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Opinion on Copyrights

EICTA position on digital copyright

Intellectual Property Rights (IPR)

DRM & Copyright Levies Working Group

In light of the Copyright Directive (2001/29/EC) clearly stating that technical protection measures should be taken into account when calculating compensation for private copying, the DRM/Copyright Working Group has been leading an initiative to freeze and adapt copyright levies. The working group promotes viable alternatives to the archaic copyright levy system, namely, Digital Rights Management (DRM) systems. These provide an alternative and superior means to ensure compensation to right holders in the digital arena.
EICTA has founded a coalition of Associations representing the European information and telecommunications technology, consumer electronics and digital media industries: the Copyright Levies Reform Alliance (CLRA). Its aim is to press for urgent reform on copyright levies in the EU. The Associations who are members of the CLRA are: the Business Software Alliance (BSA), the European Digital Media Association (EDIMA), the European-American Business Council (EABC), the Recording-media Industry Association in Europe (RAIE) and EICTA.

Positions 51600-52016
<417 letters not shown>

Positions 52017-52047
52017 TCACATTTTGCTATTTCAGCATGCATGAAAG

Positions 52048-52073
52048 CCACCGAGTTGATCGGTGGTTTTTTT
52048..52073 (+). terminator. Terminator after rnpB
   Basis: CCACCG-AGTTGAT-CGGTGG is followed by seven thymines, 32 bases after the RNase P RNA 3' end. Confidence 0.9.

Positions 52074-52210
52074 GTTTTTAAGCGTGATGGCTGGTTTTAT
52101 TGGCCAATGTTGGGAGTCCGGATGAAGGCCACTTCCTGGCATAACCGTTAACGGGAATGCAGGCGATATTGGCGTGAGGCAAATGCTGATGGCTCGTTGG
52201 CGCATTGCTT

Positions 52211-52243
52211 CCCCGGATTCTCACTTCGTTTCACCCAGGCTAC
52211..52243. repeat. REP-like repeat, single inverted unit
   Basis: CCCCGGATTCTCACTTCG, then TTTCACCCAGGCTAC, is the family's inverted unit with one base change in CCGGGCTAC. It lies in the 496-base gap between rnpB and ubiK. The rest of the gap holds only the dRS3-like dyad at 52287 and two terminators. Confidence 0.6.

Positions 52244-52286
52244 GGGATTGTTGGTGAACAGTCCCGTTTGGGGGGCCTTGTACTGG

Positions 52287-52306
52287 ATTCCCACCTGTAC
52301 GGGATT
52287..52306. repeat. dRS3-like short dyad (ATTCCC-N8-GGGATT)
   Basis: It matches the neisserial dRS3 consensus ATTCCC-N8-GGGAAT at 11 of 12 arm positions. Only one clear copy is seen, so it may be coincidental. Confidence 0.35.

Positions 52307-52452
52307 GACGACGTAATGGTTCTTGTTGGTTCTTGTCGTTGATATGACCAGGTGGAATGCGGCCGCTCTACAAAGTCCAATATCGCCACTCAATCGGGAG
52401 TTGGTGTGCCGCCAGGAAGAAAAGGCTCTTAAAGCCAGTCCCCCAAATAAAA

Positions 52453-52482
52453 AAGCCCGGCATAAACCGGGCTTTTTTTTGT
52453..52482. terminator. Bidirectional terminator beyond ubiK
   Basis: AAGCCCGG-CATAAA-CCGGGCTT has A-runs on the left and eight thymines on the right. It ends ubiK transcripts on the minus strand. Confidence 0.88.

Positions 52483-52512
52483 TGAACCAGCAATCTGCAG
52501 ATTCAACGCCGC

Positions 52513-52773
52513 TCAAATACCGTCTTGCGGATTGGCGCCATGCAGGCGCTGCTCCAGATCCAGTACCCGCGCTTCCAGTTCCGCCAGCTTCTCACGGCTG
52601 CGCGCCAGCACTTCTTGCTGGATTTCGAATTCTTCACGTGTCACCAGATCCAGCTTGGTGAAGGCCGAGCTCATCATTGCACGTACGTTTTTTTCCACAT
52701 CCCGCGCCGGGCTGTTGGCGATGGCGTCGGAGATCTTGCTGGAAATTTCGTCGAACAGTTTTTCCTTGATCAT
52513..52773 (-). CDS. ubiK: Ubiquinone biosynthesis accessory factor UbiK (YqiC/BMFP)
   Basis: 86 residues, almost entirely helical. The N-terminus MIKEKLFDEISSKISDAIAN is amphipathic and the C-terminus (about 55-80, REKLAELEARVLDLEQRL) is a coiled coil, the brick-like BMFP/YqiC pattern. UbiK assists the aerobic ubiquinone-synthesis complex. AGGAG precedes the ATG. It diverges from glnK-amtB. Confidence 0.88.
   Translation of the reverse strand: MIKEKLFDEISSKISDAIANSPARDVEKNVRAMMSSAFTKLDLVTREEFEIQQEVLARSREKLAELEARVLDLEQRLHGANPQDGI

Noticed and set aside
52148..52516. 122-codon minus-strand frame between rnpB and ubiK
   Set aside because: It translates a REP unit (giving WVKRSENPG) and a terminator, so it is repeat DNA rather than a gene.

Click here to find out more. 
Further examples and info on DRM available at the EICTA-BSA DRM web site: http://www.europe4drm.com/
Proposed Directive on the Patentability of Computer Implemented Inventions (CII)
Computer-implemented inventions include digital technologies in products in all industry sectors, from mobile phones, to traffic control systems to X-ray equipment. The proposed directive seeked to provide clarification and codification of existing patent law and rights with regard to CII inventions in Europe. It aimed to harmonise practice across the EU, to set strict limits against the patenting of pure software, business methods and so-called “trivial” patents and enabled the Commission to review the directive if necessary.
In light of the risk that the directive be amended to narrow the scope of patent legislation in Europe, EICTA welcomed the decision of the European Parliament to reject the proposal. It was a vote for the status quo, which preserves the current system that has served well the interests of our 10, 000 member companies, both large and small. EICTA will continue to make the case throughout Europe for the contribution that CII patents make to research, innovation and to overall European competitiveness.